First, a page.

Nearly twenty years ago, we spent our honeymoon in Puerto Rico. They call it the isle of enchantment, and we agree it’s a wonderful place. A key landmark of San Juan is Castillo San Felipe del Morro, the fortress known as El Morro. We spent an afternoon walking around taking cutesy pictures of each other in the passageways and the dungeon.
See below for a clip of what the famous guard towers, las garitas, looked like then:
Last month, I was looking at the Rebecca Goes Rendezvous blog (she and I share our first name and a love for travel). She had traveled to the island of Malta and her pictures were beautiful. I saw her pic of the historic location of St. Michael’s Fortress and was struck at the shape of the guard tower. It reminded me immediately of the garitas from El Morro. I wrote a comment about it on her page. Then I started wondering, was their architecture a coincidence? Or was there a connection to discover?
I looked up the date of construction for San Felipe del Morro; it was around 1539. The fortification was key to Spanish defense of Puerto Rico and the Caribbean. Then I checked on Malta. On that island there are numerous forts and walls. I found information on St. Michael’s Fortress (San Miguel) and discovered it was built beginning in 1551, when it was a Spanish territory. I didn’t realize the Spanish were in Malta. Yet, thinking upon it further, Carlos I was King of Spain and Naples at that time, aka the Holy Roman Emperor Carlos V!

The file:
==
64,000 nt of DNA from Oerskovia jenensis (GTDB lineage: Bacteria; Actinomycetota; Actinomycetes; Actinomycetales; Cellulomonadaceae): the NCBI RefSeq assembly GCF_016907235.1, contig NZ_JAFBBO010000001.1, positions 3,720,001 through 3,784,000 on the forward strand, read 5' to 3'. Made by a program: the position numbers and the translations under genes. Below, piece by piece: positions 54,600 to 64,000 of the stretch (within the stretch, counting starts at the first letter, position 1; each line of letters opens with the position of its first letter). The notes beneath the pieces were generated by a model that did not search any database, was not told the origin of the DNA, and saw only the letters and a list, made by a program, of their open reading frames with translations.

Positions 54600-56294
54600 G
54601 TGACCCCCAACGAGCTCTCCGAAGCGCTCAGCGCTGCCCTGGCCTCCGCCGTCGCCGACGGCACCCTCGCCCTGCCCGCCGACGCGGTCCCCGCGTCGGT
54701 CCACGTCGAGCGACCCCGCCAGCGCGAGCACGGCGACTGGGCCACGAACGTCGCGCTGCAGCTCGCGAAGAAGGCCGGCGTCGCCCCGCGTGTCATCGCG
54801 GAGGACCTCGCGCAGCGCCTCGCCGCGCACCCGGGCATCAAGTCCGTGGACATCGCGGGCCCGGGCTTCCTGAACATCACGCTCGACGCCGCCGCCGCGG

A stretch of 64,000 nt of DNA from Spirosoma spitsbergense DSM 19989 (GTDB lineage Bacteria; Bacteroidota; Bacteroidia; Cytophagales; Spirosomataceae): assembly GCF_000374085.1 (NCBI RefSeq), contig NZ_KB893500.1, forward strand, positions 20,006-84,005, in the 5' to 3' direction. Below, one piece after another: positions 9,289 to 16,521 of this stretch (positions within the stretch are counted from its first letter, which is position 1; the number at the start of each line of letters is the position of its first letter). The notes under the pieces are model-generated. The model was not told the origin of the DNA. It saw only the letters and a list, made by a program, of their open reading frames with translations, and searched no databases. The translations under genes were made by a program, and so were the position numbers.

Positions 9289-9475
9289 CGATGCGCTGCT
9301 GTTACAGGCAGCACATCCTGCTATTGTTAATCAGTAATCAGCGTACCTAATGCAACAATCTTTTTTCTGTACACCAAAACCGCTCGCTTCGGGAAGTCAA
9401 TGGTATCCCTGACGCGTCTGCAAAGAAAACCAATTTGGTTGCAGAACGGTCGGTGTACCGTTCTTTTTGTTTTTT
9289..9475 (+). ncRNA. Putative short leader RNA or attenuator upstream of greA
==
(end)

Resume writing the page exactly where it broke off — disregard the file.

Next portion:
The Order of the Knights of St John (La Orden de los Caballeros de San Juan), wanted to defend Europe against the Ottoman Empire and saw Malta as a key point in the Mediterranean to do so. Carlos V gave them permission to use the island to protect his territories from the Ottomans. The Caballeros built the fort at San Miguel that repelled the attack successfully. Il-gardjola, the guard tower pictured above is a famous feature of the stronghold. The eye and the ear carvings are said to represent keeping a good watch over Malta. The wall and guard tower are physical mementos of the St. Michael Fort. In 1921, the garrison was replaced by a school and clock tower, and now Il-gardjola is part of the gardens and a tourist destination.
Two islands, 5000 miles apart, share history and very similar iconic guard towers. Sometimes we can believe our eyes; there was a concrete connection, Spain. Olé! Both guard towers were key technology in the Spanish defense of their islands. As a reminder of history, it is heartening to see Il-gardjola preserved, and a garita of El Morro beautifully restored. See end photo for the updated look. Wish I had taken it myself, but we haven’t returned…we’ll see what the future may hold for more cutesy pictures at El Morro…
Gracias for reading Fake Flamenco! Olé! -Rebecca